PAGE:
Eggplant Is The Secret To Meat-Free Ragu With Hearty, Caramelized Flavors

Typically made of braised meat in a rich sauce of red wine and tomatoes, ragu is a beloved classic. Although meat like ground beef or pork often lend the dish its savory taste, they can be swapped for vegetables to produce a ragu that's just as flavorful. Opt for eggplant in your ragu for a hearty, meat-free sauce.

There's nothing about ragu that screams "simplistic." It involves the most full-bodied vino you can find, cooked down into a sauce of meat and sweet tomatoes that have already been simmering away. Because eggplant has a mild flavor, it may not be the most obvious choice for ragu. However, our eggplant ragout with creamy polenta showcases a different side to the subtle nightshade. Before adding eggplant straight into a ragu, the slices are seared in olive oil so they take on a deeper flavor thanks to the caramelization process.

The crisp, outer edges of the eggplant pieces give way to a buttery, tender center that melts into the sauce beautifully. Speaking of the sauce, it's enhanced with pureed eggplant for a creamier texture. Since eggplant tends to be on the absorbent side, add the seared pieces to the sauce in the last 15 minutes of cooking. In the end, you'll have a hearty, earthy sauce that's great for fans of ratatouille.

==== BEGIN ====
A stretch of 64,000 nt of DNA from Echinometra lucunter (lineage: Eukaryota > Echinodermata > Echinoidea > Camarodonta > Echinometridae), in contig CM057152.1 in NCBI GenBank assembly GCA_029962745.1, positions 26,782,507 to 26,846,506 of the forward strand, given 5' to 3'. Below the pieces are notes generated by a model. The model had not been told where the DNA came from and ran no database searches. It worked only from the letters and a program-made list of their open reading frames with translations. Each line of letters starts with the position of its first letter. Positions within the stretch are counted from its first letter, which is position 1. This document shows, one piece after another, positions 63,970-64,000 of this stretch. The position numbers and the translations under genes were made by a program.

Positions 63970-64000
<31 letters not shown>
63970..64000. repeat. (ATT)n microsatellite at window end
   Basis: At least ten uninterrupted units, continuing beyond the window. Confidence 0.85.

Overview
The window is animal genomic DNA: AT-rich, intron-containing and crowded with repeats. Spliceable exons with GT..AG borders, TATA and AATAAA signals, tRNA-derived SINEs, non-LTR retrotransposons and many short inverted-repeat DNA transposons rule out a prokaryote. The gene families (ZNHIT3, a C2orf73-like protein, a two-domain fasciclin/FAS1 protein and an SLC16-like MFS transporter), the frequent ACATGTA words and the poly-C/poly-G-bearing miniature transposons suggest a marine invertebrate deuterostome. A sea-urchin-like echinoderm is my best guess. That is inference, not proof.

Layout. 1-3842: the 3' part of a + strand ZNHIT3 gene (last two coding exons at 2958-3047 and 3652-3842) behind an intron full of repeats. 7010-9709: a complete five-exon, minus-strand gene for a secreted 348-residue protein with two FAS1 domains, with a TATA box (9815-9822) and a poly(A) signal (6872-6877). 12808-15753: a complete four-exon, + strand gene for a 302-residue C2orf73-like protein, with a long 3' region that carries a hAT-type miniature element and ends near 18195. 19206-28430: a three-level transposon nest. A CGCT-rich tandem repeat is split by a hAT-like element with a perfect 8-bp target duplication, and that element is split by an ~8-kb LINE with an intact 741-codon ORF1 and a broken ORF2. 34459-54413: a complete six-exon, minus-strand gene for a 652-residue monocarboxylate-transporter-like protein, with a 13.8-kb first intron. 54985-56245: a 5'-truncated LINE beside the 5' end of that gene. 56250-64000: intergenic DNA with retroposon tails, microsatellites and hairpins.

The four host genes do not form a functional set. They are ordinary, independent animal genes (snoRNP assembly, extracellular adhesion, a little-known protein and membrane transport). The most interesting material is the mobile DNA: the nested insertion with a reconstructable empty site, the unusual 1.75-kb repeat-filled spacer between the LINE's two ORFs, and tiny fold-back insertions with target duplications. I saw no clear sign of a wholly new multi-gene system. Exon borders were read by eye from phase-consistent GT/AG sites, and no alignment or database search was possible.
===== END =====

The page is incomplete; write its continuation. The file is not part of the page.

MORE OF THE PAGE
Serve eggplant ragu in these delicious ways

While our recipe calls for serving the eggplant ragu over a bed of creamy polenta, this robust sauce is incredible with your favorite pasta or rice. Dish the ragu over long, wavy strands of pappardelle. Toss with tangy goat cheese and garnish with fresh thyme for an eggplant ragu that is sure to impress. Or serve it with a fresh chopped Caprese salad. Either way, you'll love pulling out this pairing at your next dinner party.

Create the ultimate cozy meal by baking your eggplant ragu and pasta. Once the sauce is simmered to perfection, add cooked pasta into the pot and mix well. Pour everything into a baking dish and cover the food with shredded mozzarella. Bake for around 10 to 15 minutes and broil for two more in order to brown the cheese slightly. Remove the dish from the oven and finish with red pepper flakes and feta.

Infuse your ragu with a deeper taste by roasting the eggplant before pureeing it. Usually used to give tomatoes and peppers a smokier flavor, the method also caramelizes eggplant before it gets stirred into the sauce. This way the eggplant has more depth and it becomes softer when cooked, giving the sauce a smooth, buttery texture that's delicious over cauliflower rice.